Well my first thought is that it was NEVER the switch. Presuming that you mean the on/off button on the front of the case.
That is only a contact switch, it simply shorts out two pins on the motherboard header
The power switch on the front of the case is just a momentary contact switch. The motherboard always has a little bit of power, and pushing the contact switch simply completes a circuit between two little prongs on the motherboard that signals the power supply to start supplying full juice to the system. When you open the case and trace the wires from the backside of the on/off switch down to the motherboard, you can pull the those two wires off the motherboard and touch the two prongs with a small screw driver (be careful poking around - touch only the two prongs that were underneath the wires from the switch). The system should come to life. If so, then the switch is bad, it's not making the momentary contact to complete the circuit as it should..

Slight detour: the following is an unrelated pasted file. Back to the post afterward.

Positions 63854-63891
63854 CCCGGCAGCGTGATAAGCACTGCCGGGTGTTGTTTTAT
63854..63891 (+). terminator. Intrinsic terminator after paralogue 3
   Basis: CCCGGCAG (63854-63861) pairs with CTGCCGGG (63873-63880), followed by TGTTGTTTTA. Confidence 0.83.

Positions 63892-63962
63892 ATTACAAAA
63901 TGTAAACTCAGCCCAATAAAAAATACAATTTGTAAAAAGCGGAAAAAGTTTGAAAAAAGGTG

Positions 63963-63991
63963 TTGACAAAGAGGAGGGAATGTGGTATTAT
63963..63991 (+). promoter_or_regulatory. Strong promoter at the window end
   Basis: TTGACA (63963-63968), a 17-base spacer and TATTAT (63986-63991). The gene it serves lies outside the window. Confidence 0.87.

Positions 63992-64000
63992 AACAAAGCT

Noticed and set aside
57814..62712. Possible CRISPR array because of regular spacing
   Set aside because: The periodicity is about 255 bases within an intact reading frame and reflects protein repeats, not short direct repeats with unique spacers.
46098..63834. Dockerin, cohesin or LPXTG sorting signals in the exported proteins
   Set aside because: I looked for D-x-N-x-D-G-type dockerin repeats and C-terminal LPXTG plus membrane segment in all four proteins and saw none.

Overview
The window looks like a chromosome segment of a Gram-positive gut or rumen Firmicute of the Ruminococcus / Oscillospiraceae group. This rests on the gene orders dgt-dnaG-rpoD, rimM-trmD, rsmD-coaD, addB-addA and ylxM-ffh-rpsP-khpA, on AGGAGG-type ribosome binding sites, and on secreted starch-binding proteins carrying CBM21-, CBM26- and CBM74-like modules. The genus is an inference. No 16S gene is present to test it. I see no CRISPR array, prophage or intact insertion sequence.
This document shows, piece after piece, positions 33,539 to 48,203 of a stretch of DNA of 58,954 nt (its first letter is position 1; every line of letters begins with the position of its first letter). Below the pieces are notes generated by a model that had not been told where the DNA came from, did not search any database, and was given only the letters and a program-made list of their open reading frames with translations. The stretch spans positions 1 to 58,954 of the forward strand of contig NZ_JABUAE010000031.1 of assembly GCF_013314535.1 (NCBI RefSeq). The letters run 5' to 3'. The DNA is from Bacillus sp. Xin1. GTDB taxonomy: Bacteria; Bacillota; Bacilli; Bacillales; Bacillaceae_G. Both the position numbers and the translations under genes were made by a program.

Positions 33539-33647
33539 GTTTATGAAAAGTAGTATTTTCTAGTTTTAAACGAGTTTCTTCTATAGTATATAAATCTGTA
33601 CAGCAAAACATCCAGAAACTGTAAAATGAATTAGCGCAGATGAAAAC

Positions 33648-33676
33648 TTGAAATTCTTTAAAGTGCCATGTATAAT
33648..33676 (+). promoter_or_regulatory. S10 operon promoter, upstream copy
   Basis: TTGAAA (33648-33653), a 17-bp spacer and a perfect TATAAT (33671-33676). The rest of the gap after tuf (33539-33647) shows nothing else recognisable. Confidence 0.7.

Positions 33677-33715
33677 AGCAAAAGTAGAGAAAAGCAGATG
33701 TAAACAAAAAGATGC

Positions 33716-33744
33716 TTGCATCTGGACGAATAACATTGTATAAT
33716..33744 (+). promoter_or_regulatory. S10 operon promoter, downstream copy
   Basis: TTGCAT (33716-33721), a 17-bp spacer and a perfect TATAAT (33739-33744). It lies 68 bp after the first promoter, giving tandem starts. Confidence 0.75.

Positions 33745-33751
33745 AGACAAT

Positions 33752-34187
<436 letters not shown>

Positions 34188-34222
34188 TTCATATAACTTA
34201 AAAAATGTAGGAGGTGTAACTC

If you still have the old power button, connect a multimeter on a resistance reading, or a continuity if the meter has that - the switch does not have to be connected to anything and which way round you connect the meter leads does not matter. Work the switch. If you are on resistance if the meter is digital 1 is open circuit and when you hold it in 000 or close to it depending on the scale is closed circuit.
Further to the foregoing, it may and I stress MAY be either a PSU transient defect or far worse a motherboard issue.
Please DO NOT think that I am saying it is, but I strongly suspect it is NOT the switch.
If the power to the computer is connected via an anti-surge bar it is worthwhile trying a straight connection to a power outlet.
I have known the anti-surge bars with a transient defect
Edited by Macboatmaster, 23 September 2011 - 11:24 AM.